Not sure if I can agree with the "IT has always been under seige" comment. Poorly executed, understood or aligned IT has been under seige. IT entered businesses to provide strategic value. It was always there to reduce the number of people who were doing tasks that were not strategic to the organization. I think in the future were going to see it start to eat away at jobs that were once considered high value but can now be automated.
You can call this more human-augmented automation something different, but I'd say it is just focusing the creativity of humanity where it is needed.
Since the first of the year, I’ve been giving a presentation on embracing technical trends for organizations – what strategists need to think about to address the needs of their organizations. At the end of the material, I include a summary of takeaway points. Since I haven’t posted anything to this site for a while, I thought I’d share them and see what kind of reaction develops:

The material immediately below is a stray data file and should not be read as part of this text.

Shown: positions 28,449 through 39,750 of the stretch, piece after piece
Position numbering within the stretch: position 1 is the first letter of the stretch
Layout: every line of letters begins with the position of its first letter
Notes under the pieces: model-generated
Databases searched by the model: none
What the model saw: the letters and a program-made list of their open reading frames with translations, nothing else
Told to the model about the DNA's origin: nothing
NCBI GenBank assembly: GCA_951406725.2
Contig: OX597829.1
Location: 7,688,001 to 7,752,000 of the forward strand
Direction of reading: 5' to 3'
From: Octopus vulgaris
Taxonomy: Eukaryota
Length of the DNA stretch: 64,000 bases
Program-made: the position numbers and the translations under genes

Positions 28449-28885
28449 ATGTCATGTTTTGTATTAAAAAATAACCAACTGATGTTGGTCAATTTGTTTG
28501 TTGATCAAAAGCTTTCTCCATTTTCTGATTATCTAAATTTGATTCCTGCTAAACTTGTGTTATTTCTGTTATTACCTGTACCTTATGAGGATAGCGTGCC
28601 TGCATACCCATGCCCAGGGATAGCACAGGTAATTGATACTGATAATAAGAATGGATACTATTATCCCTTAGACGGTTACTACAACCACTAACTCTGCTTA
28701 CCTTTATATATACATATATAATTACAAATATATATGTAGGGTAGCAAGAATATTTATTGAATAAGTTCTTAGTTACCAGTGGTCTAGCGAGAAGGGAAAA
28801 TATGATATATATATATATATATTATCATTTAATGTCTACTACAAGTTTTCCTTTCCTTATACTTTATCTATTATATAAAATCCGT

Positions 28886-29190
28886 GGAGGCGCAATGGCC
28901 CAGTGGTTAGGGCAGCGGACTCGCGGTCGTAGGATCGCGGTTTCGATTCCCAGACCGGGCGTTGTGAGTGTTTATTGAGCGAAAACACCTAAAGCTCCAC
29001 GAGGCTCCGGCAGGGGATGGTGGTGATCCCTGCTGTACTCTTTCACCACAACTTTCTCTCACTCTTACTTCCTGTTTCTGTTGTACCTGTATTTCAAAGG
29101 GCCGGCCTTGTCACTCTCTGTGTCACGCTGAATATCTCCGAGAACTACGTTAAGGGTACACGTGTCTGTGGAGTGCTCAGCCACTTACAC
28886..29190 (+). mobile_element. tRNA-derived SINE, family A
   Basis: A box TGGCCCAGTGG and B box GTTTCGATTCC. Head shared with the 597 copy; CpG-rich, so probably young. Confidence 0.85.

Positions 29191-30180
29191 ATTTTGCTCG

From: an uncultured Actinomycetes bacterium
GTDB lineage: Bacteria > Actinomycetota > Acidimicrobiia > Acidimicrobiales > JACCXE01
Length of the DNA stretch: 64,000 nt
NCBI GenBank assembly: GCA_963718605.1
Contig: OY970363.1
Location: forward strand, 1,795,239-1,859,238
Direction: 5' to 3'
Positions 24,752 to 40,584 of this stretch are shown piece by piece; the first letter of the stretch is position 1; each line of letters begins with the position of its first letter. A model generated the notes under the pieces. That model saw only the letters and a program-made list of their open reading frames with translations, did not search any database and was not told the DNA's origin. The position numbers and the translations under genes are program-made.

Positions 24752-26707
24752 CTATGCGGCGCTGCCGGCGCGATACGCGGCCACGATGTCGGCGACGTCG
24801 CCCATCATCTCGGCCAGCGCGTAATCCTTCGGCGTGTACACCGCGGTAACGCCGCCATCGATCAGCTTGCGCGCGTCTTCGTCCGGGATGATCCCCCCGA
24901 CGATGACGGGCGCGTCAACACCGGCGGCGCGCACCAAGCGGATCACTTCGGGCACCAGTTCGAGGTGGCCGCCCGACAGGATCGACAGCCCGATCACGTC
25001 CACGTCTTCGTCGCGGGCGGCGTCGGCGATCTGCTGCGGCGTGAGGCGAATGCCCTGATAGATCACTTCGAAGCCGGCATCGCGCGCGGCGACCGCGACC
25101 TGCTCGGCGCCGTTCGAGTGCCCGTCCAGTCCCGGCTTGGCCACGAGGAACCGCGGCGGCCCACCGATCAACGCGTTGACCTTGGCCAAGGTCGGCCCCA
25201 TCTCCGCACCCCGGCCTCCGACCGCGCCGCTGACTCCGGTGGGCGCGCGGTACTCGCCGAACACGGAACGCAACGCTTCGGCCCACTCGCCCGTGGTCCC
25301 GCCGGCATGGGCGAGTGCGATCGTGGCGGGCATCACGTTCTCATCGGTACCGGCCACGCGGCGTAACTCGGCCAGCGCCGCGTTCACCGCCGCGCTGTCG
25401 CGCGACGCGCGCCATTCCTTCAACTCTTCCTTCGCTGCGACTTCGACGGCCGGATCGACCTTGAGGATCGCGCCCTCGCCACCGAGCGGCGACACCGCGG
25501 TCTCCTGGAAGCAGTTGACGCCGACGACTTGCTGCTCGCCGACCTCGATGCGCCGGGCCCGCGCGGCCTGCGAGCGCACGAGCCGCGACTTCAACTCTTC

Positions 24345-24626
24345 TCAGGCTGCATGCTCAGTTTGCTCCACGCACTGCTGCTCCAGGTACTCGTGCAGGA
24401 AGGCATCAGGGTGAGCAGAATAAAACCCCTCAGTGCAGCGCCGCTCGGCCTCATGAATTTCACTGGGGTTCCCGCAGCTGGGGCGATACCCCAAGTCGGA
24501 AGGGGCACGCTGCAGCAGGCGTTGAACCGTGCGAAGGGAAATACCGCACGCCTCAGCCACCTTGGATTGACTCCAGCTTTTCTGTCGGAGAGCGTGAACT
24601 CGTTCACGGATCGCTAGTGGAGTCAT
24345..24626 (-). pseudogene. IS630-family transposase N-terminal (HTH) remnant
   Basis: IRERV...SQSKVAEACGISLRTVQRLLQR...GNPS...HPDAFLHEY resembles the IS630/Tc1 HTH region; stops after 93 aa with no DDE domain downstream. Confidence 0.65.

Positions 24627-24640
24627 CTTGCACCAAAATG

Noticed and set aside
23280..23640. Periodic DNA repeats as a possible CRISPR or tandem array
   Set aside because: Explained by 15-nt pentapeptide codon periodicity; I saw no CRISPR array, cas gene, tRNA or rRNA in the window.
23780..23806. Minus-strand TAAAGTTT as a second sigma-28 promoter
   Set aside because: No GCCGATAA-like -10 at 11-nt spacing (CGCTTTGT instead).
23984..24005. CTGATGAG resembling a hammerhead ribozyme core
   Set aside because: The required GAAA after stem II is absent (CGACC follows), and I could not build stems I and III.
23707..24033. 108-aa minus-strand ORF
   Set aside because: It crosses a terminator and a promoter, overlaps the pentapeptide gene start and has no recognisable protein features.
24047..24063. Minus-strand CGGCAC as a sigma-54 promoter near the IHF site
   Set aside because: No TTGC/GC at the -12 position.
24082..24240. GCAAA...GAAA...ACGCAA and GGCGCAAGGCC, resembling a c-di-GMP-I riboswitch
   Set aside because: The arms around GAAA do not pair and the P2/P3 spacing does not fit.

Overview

When you think about security, part of it is recognizing the desired action and stopping the aberrant behavior. Isn't that another way to talk about another space that has a great deal of data and opportunity -- marketing? If we think of security as not something special but instead having more in common with other parts of IT and how they add value, our perspectives can shift -- as you rightly point out.
Security techniques recognize new patterns of behavior -- good, bad or indifferent -- what can the business do with that knowledge?
Security approaches try to identify where people are coming from, where they are going, what they are doing while they are interacting with the business -- what other parts of the business are interested in this sort of metadata?
As I've mentioned to others (particularly around disaster recovery and cyber-attack avoidance), it is not usually our lack of preparedness that we need to worry about, it is our lack of imagination.